One oddity: I notice that the in-use photo at https://pbs.twimg.com/media/EQbFLmOU0AE ... name=large shows some more extension that is omitted from the setup shown at https://pbs.twimg.com/media/EQbK4LAUYAM ... ame=medium . I'm referring to the roughly 2 inches of straight tube that Nicky's left index finger is touching, in the in-use photo. Changing the spacing between the cctv lens and the rear optics will change the relay magnification, which allows matching the image circle of the cctv lens with the sensor size of the DSLR.

If the optics are working as I suspect, then the image in the viewfinder will be inverted, like looking through an ordinary compound microscope. That might be one of the reasons why he's setting up the shot "without looking through the viewfinder".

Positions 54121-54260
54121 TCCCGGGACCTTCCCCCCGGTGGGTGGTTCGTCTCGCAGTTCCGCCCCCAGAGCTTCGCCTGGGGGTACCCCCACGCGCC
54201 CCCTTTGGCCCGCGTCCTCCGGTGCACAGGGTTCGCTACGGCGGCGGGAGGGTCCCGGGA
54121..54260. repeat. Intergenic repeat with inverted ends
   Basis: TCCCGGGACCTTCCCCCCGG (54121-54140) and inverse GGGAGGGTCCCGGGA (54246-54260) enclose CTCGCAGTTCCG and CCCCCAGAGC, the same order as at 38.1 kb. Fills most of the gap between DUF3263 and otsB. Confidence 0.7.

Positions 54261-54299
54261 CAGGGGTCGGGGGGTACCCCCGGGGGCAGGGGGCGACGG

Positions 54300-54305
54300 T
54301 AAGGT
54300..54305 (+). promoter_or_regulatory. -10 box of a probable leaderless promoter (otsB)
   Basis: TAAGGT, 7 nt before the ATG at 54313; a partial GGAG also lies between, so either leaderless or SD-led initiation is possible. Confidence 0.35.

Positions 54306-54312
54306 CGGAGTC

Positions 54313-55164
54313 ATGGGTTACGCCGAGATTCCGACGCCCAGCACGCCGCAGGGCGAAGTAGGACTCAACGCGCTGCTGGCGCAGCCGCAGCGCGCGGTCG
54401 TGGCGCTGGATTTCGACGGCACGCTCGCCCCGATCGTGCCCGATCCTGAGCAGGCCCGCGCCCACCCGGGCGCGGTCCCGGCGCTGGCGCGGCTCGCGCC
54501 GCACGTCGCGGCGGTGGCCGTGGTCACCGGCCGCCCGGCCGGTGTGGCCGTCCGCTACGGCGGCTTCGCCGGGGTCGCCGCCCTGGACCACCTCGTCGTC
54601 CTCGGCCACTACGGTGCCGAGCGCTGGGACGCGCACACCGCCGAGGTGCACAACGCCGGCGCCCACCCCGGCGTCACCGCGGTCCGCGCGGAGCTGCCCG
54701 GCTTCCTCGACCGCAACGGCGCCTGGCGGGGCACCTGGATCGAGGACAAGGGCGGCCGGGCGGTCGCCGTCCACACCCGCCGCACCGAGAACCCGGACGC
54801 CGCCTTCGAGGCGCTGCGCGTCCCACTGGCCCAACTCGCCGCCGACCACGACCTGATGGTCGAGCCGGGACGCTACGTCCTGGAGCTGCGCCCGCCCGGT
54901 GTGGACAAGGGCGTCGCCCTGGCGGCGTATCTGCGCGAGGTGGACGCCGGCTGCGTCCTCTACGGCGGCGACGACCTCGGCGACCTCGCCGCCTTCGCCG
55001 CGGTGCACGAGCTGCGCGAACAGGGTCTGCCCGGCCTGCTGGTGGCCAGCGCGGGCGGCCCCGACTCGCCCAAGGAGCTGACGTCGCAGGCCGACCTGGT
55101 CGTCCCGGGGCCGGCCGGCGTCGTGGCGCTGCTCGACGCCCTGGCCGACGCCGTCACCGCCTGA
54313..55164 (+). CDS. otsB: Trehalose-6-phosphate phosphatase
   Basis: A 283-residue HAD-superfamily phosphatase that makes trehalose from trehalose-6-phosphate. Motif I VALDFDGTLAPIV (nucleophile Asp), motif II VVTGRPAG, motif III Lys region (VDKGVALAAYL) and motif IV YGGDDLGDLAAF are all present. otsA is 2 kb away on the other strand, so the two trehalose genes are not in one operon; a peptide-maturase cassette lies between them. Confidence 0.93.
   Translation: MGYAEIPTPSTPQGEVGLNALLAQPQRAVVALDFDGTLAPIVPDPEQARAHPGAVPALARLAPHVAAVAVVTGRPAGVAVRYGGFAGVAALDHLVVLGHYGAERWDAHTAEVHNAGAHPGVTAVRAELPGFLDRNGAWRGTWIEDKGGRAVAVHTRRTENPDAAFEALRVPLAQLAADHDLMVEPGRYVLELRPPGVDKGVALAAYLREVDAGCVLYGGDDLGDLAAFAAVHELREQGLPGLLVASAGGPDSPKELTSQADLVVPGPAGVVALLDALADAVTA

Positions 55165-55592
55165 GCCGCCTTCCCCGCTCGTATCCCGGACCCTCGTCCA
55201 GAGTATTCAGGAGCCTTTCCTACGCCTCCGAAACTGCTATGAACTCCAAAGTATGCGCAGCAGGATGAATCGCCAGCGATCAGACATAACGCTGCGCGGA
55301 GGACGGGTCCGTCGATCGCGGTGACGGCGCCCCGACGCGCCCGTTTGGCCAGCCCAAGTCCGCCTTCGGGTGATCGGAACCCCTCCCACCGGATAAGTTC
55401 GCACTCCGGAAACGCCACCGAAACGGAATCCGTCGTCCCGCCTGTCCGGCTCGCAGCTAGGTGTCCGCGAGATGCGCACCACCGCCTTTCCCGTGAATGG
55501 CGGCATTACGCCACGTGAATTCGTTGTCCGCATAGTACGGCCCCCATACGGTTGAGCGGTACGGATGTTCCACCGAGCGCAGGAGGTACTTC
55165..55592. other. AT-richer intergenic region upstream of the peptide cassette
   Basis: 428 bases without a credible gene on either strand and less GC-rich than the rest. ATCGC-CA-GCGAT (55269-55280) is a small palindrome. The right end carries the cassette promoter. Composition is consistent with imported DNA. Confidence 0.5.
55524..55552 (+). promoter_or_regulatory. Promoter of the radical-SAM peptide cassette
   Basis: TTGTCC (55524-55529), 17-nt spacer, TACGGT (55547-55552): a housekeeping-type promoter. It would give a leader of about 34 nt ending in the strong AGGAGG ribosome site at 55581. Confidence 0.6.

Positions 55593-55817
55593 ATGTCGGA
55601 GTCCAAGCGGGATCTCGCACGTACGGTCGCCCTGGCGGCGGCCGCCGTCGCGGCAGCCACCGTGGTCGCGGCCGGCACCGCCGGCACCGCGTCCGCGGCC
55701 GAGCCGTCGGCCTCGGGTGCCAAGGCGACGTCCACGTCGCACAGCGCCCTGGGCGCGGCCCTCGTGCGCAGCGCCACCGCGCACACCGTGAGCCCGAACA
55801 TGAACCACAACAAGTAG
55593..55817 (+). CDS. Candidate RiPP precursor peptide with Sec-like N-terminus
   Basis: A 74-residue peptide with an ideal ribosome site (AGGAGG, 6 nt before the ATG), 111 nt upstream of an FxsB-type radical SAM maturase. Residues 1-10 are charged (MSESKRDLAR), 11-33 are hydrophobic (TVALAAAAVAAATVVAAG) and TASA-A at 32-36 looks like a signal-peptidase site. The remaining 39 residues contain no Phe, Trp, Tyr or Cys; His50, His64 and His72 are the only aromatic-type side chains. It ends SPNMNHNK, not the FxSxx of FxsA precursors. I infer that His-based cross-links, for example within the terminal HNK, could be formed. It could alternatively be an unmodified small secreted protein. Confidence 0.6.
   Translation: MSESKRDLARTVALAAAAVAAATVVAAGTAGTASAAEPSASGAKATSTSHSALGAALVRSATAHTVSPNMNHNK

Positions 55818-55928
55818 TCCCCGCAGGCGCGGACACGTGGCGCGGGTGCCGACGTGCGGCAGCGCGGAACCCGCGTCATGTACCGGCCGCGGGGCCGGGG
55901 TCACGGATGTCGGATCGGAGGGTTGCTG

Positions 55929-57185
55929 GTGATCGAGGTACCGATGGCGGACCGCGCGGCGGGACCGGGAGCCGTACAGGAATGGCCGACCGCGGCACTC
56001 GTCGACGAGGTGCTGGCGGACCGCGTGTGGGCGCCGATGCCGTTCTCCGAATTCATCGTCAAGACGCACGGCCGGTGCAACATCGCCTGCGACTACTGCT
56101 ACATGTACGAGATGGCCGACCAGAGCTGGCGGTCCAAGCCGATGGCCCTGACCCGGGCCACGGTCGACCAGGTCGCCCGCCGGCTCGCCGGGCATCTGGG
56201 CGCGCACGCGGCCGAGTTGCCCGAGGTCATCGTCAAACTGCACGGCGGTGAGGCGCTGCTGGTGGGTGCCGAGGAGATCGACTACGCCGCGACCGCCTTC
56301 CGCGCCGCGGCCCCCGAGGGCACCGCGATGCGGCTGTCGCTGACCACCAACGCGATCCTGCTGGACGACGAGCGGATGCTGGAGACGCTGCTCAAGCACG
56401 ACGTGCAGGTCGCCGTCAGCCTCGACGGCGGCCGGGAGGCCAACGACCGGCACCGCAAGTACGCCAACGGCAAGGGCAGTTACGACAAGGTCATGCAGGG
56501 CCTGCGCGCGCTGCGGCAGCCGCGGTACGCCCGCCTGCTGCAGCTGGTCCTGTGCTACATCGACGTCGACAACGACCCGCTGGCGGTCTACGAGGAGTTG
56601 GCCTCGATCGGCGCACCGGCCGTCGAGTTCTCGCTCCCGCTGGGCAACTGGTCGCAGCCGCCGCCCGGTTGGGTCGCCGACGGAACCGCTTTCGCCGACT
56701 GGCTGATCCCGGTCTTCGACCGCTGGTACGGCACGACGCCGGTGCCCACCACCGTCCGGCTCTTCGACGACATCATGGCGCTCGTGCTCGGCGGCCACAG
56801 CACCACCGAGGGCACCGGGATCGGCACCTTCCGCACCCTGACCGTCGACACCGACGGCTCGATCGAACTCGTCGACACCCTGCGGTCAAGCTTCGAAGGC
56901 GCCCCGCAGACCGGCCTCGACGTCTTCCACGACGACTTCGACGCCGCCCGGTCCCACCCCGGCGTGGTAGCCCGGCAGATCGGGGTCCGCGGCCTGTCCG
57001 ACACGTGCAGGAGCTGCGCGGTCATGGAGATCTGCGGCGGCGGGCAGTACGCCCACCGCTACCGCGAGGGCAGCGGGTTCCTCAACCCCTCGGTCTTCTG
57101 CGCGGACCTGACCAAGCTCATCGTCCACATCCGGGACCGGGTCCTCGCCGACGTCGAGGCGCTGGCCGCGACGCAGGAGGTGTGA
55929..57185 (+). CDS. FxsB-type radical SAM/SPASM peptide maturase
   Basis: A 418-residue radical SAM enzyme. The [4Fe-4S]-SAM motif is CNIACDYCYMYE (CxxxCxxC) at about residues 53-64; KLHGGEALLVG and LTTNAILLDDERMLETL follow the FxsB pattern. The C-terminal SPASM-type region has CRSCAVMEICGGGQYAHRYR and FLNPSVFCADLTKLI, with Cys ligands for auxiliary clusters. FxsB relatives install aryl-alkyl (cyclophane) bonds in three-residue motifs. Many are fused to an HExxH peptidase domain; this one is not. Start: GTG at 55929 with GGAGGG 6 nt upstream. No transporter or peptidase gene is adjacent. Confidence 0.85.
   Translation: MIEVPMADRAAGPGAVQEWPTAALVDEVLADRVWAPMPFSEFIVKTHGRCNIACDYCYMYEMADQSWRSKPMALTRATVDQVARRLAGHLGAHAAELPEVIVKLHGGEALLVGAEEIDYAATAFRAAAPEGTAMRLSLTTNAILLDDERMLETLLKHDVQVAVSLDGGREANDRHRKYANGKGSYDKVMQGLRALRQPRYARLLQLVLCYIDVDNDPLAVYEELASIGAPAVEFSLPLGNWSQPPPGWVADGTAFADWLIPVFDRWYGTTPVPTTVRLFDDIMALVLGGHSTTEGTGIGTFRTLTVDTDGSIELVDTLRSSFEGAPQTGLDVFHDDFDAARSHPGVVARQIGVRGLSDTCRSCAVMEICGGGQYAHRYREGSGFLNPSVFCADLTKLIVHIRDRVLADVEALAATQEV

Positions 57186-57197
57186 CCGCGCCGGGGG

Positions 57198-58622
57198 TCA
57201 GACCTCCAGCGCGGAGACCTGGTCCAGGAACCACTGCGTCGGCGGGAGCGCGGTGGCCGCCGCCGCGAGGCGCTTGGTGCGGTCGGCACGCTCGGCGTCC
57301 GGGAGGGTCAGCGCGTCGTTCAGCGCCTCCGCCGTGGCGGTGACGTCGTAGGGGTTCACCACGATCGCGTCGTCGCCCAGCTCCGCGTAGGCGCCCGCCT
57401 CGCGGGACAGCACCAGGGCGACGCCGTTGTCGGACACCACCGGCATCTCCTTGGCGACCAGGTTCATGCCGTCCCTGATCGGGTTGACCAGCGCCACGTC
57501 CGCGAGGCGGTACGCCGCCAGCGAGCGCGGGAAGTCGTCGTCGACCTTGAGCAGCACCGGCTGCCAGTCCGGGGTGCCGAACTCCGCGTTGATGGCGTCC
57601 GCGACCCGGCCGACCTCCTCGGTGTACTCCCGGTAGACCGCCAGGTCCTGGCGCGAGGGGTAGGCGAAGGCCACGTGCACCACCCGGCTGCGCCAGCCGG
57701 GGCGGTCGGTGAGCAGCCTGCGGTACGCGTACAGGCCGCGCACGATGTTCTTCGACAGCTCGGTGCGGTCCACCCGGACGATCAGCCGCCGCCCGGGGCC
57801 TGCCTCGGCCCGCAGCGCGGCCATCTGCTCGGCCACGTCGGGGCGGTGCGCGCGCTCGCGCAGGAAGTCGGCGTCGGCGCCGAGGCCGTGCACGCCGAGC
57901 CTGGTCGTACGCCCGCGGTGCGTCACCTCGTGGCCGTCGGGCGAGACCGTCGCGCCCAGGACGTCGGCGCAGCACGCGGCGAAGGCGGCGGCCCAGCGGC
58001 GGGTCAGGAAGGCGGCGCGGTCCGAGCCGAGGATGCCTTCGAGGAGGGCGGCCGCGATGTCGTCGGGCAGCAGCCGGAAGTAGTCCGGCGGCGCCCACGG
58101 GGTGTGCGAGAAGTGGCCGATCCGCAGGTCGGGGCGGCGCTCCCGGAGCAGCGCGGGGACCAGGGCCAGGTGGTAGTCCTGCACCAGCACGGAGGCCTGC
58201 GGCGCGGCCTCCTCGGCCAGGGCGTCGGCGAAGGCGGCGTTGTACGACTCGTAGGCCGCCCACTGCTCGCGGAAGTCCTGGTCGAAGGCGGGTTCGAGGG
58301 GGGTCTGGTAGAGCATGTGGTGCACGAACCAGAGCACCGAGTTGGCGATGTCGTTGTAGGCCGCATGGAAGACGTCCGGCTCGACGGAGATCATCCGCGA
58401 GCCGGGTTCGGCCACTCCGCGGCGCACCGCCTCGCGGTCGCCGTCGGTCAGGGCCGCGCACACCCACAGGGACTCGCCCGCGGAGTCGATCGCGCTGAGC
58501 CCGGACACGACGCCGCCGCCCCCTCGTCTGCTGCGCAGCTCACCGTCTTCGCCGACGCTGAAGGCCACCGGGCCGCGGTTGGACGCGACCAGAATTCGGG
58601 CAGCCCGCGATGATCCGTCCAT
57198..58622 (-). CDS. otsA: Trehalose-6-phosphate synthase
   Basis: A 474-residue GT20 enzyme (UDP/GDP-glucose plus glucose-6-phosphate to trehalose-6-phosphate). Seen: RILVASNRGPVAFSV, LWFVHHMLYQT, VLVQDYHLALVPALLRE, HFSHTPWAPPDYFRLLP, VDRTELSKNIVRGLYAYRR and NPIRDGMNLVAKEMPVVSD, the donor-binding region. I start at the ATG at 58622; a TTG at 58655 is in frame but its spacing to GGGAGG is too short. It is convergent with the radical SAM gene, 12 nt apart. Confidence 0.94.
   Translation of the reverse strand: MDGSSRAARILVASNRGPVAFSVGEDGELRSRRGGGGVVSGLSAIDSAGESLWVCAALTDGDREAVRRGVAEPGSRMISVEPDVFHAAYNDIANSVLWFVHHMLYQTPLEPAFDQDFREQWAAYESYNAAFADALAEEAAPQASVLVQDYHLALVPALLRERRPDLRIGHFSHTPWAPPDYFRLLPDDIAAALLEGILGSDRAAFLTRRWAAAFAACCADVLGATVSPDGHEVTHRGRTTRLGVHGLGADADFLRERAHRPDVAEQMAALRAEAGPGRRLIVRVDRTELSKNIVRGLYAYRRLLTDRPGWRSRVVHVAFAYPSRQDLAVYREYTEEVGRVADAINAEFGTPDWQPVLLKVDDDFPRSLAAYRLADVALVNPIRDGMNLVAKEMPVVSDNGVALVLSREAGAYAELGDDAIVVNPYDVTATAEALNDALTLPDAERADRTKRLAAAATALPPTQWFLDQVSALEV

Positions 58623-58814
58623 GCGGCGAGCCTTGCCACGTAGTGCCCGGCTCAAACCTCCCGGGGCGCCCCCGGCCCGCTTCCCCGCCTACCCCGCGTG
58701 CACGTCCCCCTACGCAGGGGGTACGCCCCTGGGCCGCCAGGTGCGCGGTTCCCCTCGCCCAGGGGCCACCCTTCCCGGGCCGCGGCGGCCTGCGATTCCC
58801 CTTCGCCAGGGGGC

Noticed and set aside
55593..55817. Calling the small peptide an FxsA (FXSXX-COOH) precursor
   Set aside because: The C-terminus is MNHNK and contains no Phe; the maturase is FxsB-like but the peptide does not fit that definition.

--Rik

Thagomizer
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Re: Reversed wide angle vs. telephoto for w/a macro relay

Post by Thagomizer »

Good catch! I'm thinking that the extra extension is the Tamron's focus travel. In the set-up image, the lens is at its minimum length, focused at infinity. In use, it is focused closer.

Assuming that the extension tubes between the camera and the Tamron are automatic, then he still has aperture control and automatic diaphragm, unlike relays where reversed w/a lenses are used.

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Re: Reversed wide angle vs. telephoto for w/a macro relay

Post by patta »

Hello
I'm playing with a similar setup now
yes the extra spacing is the Tamron extension; and autofocus and iris should be working; this is a mayor advantage against the other relay system with inverted wide. The system is as Rik wrote, the Tamron picks the aerial image of the 2.1mm lens in front. The Raynox likely work to further shorten the focus of the Tamron. The small 2.1mm fisheye has likely an image circle of about 8mm (a little more in close focus) so you want to enlarge it by 2x-4x so to cover your sensor, and that's the job of Tamron + Raynox + spacers.